CSU Announces 2002 Wang Family Excellence Award Recipients:
Fullerton, Pomona, Sacramento, San Diego, and San Jose Recipients Each to Receive $20,000A dean who turned his college around, a scholar exploring the boundaries of the press and politics, a drama festival maker, a mentor for young scientists, and a world-class literacy researcher have been named as the 2002 recipients of the prestigious California State University Wang Family Excellence Award. They were selected from more than 60 nominees systemwide.
The Wang award was established in the fall of 1998 when Trustee Stanley T. Wang gave the CSU system $1 million -- the largest donation ever given to the CSU system by an individual -- to reward outstanding faculty and administrators. The award is designed to "celebrate those CSU faculty and administrators who through extraordinary commitment and dedication have distinguished themselves by exemplary contributions and achievements in their academic disciplines and areas of assignment." Annually, during a 10 year-period, four faculty and one administrator throughout the CSU system will receive a $20,000 award. This is the fourth year the awards have been given.
The 2001/02 Wang Award recipients are Wayne R. Bidlack, dean of Cal Poly Pomona's College of Agriculture; William Dorman, CSU Sacramento professor of government and journalism; Margaret McKerrow, San Diego State University professor of theatre; Herbert Silber, San Jose State University professor of chemistry; and Hallie Yopp Slowik, CSU Fullerton professor of elementary, bilingual, and reading education.
Wayne R. Bidlack, who won in the administrative category, has been a revitalizing force during his six-year tenure as dean of Cal Poly Pomona's College of Agriculture. His strong vision, careful planning, and energetic execution has helped create a college that is a productive powerhouse, raising the stature of the university in the process. Student enrollment and faculty positions grew greatly, almost a third more degrees were granted, new centers of research were organized, and funding grew sevenfold. Yet Dean Bidlack, whose regular "pizza with the dean," luncheons drew faculty, staff, and students into fruitful discussion, is not simply a hard worker but an inspiring leader who brings others into the challenging tasks of creating a better college.
Dr. Bidlack holds degrees in dairy and food science as well as biochemistry. Prior to coming to Cal Poly Pomona, he taught for 18 years at the USC School of Medicine in the department of Pharmacology and Nutrition, and for three years served as professor at Iowa State University where he directed the Center for Designing Foods to Improve Human Nutrition. He has published widely in the fields of nutrition, health, and biochemistry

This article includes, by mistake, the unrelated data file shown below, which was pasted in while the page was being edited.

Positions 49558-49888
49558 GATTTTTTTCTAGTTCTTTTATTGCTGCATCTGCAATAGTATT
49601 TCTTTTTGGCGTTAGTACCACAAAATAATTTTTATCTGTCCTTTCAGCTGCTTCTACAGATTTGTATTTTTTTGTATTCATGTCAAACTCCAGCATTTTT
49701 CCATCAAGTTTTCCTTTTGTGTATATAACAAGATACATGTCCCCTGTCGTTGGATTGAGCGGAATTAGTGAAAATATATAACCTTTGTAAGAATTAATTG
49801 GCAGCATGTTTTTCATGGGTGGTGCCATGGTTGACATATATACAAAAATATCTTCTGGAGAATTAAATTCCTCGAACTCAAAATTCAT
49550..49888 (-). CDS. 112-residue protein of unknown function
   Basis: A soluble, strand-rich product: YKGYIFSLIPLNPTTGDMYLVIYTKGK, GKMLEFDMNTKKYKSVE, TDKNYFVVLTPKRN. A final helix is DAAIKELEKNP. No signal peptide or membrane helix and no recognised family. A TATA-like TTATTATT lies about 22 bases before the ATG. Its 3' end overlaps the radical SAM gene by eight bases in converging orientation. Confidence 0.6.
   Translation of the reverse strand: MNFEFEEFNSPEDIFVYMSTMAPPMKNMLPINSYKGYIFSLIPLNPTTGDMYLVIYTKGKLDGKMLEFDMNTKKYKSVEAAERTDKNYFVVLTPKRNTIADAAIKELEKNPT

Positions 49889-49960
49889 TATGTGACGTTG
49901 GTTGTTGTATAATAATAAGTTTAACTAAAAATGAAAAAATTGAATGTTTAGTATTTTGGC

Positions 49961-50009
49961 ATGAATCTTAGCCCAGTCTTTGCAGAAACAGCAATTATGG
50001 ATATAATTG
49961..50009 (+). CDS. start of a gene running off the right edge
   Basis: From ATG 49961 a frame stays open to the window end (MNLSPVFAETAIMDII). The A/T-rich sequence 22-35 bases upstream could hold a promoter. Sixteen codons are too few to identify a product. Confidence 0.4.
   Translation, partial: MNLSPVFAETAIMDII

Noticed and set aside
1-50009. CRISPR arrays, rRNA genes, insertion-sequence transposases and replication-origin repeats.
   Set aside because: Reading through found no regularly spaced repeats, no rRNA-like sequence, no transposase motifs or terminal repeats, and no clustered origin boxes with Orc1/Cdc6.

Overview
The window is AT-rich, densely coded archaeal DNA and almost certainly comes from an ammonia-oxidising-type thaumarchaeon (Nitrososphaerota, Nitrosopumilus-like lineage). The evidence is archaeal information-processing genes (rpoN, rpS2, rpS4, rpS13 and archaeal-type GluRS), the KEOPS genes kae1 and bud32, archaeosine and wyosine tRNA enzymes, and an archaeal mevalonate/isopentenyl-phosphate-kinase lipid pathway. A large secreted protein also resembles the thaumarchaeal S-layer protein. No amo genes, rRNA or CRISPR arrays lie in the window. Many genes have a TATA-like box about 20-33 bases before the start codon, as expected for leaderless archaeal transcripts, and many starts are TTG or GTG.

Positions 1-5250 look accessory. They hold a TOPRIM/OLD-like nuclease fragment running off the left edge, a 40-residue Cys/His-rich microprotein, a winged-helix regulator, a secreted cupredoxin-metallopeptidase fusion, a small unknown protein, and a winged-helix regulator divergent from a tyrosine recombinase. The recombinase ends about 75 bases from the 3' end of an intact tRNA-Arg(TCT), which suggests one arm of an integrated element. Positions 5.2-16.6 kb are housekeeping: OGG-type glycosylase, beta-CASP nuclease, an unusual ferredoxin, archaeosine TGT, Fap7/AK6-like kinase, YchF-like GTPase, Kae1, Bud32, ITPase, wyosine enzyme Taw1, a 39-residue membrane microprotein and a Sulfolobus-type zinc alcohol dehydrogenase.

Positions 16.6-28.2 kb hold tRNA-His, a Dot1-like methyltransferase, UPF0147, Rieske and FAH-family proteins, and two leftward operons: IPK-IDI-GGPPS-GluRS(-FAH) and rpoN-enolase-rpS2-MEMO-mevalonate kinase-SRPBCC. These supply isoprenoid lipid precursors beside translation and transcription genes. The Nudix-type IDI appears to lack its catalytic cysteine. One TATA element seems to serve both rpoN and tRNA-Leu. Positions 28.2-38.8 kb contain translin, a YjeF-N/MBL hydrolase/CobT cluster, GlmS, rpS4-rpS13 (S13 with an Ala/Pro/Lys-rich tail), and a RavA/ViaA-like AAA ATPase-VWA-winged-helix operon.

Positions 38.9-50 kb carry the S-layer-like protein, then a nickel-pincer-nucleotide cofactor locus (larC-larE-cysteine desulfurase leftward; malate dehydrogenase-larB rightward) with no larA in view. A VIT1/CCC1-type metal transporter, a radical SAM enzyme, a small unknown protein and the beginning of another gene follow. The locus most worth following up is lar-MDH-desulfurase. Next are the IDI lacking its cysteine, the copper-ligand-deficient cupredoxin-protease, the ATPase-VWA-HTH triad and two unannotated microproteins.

William Dorman, who won in the category of Social and Behavioral Sciences and Public Services, is a professor of government at CSU Sacramento, where he serves as coordinator of Peace and Conflict Resolution Studies. Holding degrees in journalism from UC Berkeley and his home campus, CSU Sacramento, he has taught and published in the field of mass media and politics for 40 years, fathering a major in that cross-disciplinary field.
Professor Dorman is an exceptional classroom teacher and a serious-minded scholar who has honed both pursuits through continuous self-improvement, including peer-to-peer coaching which draws upon fellow teachers to perfect one's own teaching. He has been uniquely honored with university awards for both outstanding teaching and for scholarship. He has been a constant innovator, introducing new courses and adapting coursework to cable television to reach new students. A leader in the critical thinking movement, he has received international recognition for his work.
Margaret McKerrow, who won in the category of Visual and Performing Arts and Letters, has for three decades served as professor of theatre at San Diego State University. She holds degrees in theatre from Lake Eire College, Northwestern University and the University of Michigan. A dynamic teacher-scholar as well as a creative artist, she is nationally known in the field of child drama. Through her classes in incorporating drama in the classroom, she has influenced and enlivened the teaching of hundreds of new teachers.
Dr. McKerrow has founded and gathered support for a number of notable theatrical outreach initiatives, including the university's Children's Drama Program and the annual Theatre for Young Audiences, which tours local schools, reaching thousands of area students who would otherwise have little contact with the dramatic arts. She is also the founder and mainstay of a yearly Theatre of the World Festival for Children, which takes plays and actors from around the world and brings them to local audiences of children.